- people on the move
Saalfeld promises hard work, fiscal common sense
The new year has brought changes to Kent County boards, commissions and committees.
A new chair and two vice chairs were elected to the county Board of Commissioners at Tuesday’s commission meeting; the board also voted to approve 43 appointments to various county boards, commissions and committees, including the City/County Building Authority, Kent District Library Board and the Kent Hospital Finance Authority.
With commissioner Dan Koorndyk stepping down after a three-year term as chair of the board, county commissioners elected Jim Saalfeld to replace him. He had been vice-chair since 2013 and has served on the commission since 2010. Saalfeld is in-house counsel at Bissell Homecare.
“When I ran for commission, I promised I would work hard to bring fiscal common sense, good judgment and integrity to the county commission,” Saalfeld said. “These are the same ideals that will guide me as chair of the board.”
The board also elected Shana Shroll and Carol Hennessy as vice-chairs. Shroll will continue as chair of the Legislative and Human Resources Committee, with Hennessy as vice-chair.
Dick Vander Molen was selected as chair of the Finance and Physical Resources Committee, with Diane Jones as vice-chair. Vander Molen announced his retirement from the board following this year. He began his stint on the board in 1987.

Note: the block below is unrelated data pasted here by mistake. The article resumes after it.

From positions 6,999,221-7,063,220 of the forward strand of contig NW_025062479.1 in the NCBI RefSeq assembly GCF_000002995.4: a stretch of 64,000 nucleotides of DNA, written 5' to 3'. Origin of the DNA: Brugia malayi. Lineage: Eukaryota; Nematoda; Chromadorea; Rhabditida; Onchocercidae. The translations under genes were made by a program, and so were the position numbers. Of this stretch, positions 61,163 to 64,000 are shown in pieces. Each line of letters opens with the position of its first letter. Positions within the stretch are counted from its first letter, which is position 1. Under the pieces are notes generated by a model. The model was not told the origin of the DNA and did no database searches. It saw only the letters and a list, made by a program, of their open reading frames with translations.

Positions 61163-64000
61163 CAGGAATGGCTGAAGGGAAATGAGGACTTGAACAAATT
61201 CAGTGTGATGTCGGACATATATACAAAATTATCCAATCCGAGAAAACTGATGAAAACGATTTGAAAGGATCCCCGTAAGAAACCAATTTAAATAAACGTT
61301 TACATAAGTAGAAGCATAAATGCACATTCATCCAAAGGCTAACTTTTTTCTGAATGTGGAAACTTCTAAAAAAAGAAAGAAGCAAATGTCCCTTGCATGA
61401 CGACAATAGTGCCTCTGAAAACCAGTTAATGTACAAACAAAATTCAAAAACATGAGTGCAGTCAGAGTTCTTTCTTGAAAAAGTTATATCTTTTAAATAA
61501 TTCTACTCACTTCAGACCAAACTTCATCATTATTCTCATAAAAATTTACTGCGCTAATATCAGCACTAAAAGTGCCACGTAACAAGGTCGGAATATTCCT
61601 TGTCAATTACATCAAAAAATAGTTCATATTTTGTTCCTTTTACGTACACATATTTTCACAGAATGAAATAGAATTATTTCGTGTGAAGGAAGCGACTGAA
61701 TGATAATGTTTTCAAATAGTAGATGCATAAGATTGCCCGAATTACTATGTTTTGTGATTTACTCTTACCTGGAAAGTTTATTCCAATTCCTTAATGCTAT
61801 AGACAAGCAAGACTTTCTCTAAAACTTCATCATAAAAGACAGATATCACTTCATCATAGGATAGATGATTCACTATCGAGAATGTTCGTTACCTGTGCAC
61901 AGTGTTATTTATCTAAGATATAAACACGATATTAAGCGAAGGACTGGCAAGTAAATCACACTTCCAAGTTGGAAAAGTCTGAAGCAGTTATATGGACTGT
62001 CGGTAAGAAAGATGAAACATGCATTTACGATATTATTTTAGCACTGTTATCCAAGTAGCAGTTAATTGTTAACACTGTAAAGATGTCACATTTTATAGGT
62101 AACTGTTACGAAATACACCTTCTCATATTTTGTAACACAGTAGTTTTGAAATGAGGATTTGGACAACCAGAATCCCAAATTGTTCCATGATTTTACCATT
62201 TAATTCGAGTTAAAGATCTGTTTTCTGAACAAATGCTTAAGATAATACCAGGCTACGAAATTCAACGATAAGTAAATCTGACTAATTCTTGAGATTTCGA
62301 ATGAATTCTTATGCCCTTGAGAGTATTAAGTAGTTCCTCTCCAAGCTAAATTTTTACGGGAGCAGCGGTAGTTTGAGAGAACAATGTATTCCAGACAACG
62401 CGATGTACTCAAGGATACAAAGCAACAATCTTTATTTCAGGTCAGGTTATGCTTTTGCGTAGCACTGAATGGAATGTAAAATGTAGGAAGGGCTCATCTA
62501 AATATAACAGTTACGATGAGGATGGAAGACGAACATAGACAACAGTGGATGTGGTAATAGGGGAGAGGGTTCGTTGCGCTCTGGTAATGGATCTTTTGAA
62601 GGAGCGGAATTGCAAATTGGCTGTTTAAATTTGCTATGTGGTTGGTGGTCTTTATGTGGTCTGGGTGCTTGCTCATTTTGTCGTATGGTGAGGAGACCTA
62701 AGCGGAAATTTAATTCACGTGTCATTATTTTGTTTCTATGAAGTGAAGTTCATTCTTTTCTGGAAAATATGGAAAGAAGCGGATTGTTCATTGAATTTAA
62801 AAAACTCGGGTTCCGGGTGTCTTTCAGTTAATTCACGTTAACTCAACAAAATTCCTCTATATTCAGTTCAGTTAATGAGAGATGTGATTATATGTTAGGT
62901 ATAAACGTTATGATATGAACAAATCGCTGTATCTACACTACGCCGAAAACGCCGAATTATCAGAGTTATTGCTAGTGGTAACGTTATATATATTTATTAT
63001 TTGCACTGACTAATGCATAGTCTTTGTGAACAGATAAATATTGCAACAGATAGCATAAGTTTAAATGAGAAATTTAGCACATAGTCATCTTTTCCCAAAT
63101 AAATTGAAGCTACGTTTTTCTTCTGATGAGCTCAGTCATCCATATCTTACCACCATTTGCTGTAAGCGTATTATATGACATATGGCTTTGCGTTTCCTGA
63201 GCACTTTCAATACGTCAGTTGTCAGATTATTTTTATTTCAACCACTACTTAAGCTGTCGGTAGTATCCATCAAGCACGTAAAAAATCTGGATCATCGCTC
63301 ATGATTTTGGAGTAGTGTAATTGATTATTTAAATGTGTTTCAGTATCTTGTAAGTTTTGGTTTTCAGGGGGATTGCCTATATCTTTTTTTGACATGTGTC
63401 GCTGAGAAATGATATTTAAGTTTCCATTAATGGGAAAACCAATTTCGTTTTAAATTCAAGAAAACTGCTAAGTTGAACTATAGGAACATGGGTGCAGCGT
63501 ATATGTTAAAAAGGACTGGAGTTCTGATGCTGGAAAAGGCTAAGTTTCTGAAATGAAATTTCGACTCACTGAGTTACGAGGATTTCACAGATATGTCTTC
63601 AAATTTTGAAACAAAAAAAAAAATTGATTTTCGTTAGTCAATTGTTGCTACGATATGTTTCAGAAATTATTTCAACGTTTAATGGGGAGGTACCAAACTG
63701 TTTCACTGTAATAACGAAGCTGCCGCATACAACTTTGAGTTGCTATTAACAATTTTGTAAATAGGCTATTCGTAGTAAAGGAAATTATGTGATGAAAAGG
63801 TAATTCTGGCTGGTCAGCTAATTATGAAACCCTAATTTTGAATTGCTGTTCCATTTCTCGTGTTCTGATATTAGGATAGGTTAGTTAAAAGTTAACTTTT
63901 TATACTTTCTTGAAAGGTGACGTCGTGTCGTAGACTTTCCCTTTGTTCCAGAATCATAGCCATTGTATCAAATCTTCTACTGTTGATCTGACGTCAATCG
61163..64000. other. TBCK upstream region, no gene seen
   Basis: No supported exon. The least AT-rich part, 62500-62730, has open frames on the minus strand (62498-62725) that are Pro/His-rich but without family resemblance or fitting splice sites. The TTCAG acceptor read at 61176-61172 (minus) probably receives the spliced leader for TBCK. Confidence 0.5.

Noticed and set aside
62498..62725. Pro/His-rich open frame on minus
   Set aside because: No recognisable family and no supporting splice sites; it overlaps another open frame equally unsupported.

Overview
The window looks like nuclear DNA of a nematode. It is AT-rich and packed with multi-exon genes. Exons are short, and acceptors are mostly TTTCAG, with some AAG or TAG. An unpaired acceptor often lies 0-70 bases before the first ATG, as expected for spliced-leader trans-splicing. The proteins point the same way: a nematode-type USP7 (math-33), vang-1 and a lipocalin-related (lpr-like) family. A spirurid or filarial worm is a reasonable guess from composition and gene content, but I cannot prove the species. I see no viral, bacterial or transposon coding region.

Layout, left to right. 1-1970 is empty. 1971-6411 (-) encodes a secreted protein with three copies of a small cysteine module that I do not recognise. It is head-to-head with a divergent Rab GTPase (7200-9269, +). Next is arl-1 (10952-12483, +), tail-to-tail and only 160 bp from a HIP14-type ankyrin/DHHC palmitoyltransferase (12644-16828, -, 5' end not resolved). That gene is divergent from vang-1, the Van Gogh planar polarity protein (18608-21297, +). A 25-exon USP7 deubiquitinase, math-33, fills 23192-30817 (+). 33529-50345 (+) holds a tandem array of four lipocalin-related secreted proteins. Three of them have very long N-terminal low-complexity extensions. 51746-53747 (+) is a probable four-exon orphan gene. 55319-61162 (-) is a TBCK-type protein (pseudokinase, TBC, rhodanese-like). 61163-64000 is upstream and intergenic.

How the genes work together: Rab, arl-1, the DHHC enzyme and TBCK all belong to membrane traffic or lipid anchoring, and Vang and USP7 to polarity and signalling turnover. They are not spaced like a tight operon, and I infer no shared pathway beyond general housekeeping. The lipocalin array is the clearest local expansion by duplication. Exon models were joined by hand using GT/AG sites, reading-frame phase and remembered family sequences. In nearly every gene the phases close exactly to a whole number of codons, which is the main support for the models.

“When I first came on, I was one of the youngest people here,” he said. “I’ve seen lots of changes. It’s been a great experience.”
Following the Board of Commissioners appointments, the 43 appointments to other county positions were made. More than 100 residents applied for vacancies in August and September, and three teams of commissioners reviewed résumés and interviewed applicants prior to the decisions.
“The interview process is quite thorough,” Saalfeld said. “We look at the candidates closely to make sure they will bring great life experience to the table to help us make informed, educated decisions. We appreciate that so many people are civic-minded and want to be engaged in making Kent County better.”